Sunday, July 12, 2020
US flag

Would arming teachers help?

Occasionally the idea is put forth that teachers in our schools should have ready access to a firearm, just in case an active shooter storms into their classrooms shooting up the place.

State Rep Patrick Neville, who attended Columbine High School in 1999 when Dylan Klebold and Eric Harris carried out a massacre that left 15 people including the shooters dead, introduced a bill in the Colorado House this week that would allow individuals with concealed carry permits to bring their guns into K-12 classrooms.

  • The Chronicle of Higher Education reports that teacher training programs at some universities have begun addressing the active shooter drills that are now common and confronting the question: Am I required to take a bullet for my students?

Mr Neville clearly believes that having more guns in the school will actually reduce the risk of loss of life. I have given this idea considerable thought, because, like just about everybody else, I refuse to throw away any idea at all that has even the smallest chances of bringing about a solution. But as I engage in the argument, here’s the problem:

Assuming a teacher with a Glock could stop a madman with an AR-15, take the idea to the next level. When crazy people with guns can’t commit massacres on school grounds anymore because all the teachers have guns, they’re likely to turn to malls, concert venues, and other places where large numbers of people congregate, such as churches.

Then calls will be made to arm cashiers and retail clerks, then waiters and waitresses, then ministers and ushers, and so on, and so on.

Pretty soon, everybody will have a gun, and the chances of it going off accidentally increase, thus also increasing the chance that it will cause the death of a person. This probability alone would also force many good teachers out of the profession permanently. If I had to come to a workplace where concealed weapons were allowed, I would quit.

The world may take years and years to get to that point, but once the train gets rolling, it’s very difficult to stop it in its tracks. School shootings are an emotional subject because they involve the murder of children in situations that are normally far removed from murder. But teachers are not first responders; nor are they trained in police procedures. Arming teachers will inevitably lead to questions about the training their districts require in order to satisfy community members’ concerns about the safety of bringing a gun into a school building.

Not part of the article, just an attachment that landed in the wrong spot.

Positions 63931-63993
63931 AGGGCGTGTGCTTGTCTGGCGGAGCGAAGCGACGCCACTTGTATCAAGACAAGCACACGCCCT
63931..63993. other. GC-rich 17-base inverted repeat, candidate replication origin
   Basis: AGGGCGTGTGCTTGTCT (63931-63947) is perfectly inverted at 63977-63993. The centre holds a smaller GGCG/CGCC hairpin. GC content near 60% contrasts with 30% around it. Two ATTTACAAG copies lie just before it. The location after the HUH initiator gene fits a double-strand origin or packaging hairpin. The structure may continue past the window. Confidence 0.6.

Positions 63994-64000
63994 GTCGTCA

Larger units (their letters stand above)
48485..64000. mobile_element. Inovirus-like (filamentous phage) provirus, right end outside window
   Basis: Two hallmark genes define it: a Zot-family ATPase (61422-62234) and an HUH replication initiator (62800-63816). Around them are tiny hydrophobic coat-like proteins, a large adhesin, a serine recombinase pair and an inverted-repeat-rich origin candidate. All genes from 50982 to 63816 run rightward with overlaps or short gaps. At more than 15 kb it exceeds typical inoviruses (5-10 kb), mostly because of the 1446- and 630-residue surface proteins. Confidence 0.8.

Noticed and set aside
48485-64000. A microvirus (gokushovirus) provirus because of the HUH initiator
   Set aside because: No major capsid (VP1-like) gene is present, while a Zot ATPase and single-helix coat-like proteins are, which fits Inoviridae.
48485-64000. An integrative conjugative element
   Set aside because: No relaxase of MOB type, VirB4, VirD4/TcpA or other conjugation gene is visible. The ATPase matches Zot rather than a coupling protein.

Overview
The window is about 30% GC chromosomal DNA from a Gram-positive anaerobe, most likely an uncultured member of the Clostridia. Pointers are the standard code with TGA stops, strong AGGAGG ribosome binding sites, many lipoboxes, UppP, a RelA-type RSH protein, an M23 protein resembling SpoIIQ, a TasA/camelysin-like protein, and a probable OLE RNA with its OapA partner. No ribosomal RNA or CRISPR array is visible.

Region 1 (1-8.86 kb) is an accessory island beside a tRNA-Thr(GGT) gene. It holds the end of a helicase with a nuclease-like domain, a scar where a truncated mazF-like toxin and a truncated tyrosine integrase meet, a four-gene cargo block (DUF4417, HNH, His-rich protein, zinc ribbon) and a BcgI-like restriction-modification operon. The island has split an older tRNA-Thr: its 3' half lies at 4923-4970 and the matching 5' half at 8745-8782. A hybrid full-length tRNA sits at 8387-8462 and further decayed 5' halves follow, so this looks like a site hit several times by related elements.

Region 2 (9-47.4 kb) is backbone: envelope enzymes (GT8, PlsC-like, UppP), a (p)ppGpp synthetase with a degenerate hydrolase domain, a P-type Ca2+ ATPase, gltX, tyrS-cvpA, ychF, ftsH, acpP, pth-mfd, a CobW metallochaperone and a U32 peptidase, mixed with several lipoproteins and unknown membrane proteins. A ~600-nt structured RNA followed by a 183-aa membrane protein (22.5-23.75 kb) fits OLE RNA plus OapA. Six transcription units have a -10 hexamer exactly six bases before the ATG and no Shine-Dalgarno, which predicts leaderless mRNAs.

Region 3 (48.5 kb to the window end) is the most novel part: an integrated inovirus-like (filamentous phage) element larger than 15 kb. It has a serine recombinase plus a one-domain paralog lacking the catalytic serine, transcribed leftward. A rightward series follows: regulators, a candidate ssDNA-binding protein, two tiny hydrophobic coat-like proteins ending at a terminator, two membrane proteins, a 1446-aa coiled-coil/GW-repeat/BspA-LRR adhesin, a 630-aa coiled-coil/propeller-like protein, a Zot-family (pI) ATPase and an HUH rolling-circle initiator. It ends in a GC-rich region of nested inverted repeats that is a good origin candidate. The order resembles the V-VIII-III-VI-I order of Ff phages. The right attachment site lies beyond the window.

Maybe I’m missing something, and I encourage you to post comments to this opinion piece. Even if arming teachers is a part of a solution, though, it is not the complete solution, so we’re going to have to reject as short-sighted any comment that proposes only one solution strategy. (There is no single complete solution. Not even beefing up the mental health corps in the US is a complete solution on its own.)

Paul Katula is the executive editor of the Voxitatis Research Foundation, which publishes this blog. For more information, see the About page.

Recent posts

Voxitatis congratulates the COVID Class of 2020

2020 is unique and, for high school graduates, different from anything they've seen. Proms, spring sports, & many graduation ceremonies are cancelled. Time for something new.

Vertical addition (m3.nbt.2) math practice

3rd grade, numbers and operations in base 10, 2, 3-digit vertical addition practice problem

Rubber ducks (m3.oa.1) math practice

3rd grade, operational and algebraic thinking, 1, rubber ducky modeling practice problem

Distance learning begins as Covid-19 thrives

What we learn during & from coronavirus, a challenging & imminent crisis, will provide insights into so many aspects of our lives.

Calif. h.s. choir sings with social distancing

Performances with the assistance of technology can spread inspiration across the globe even as the coronavirus spreads illness and disease.

Families plan to stay healthy during closures

Although schools are doing what they can to keep students learning and healthy during the coronavirus outbreak, that duty now shifts to parents.

Illinois temporarily closes all schools

IL schools will be closed on Tuesday, March 17, through at least March 30. Schools in 18 states are now closed due to coronavirus.

Coronavirus closures & cancellations

Many schools are closed and sports tournaments cancelled across America during what the president called a national emergency: coronavirus.

Coronavirus closes schools in Seattle

The coronavirus pandemic has caused colleges to cancel classes, and now Seattle Public Schools became the nation's first large district to cancel classes due to the virus.

Most detailed images ever of the sun

A new telescope at the National Solar Observatory snapped the most detailed pictures of the sun's surface we have ever seen.

Feds boost Bay funding

Restoration efforts in the Chesapeake Bay watershed received a boost in federal funding in the budget Congress passed last month.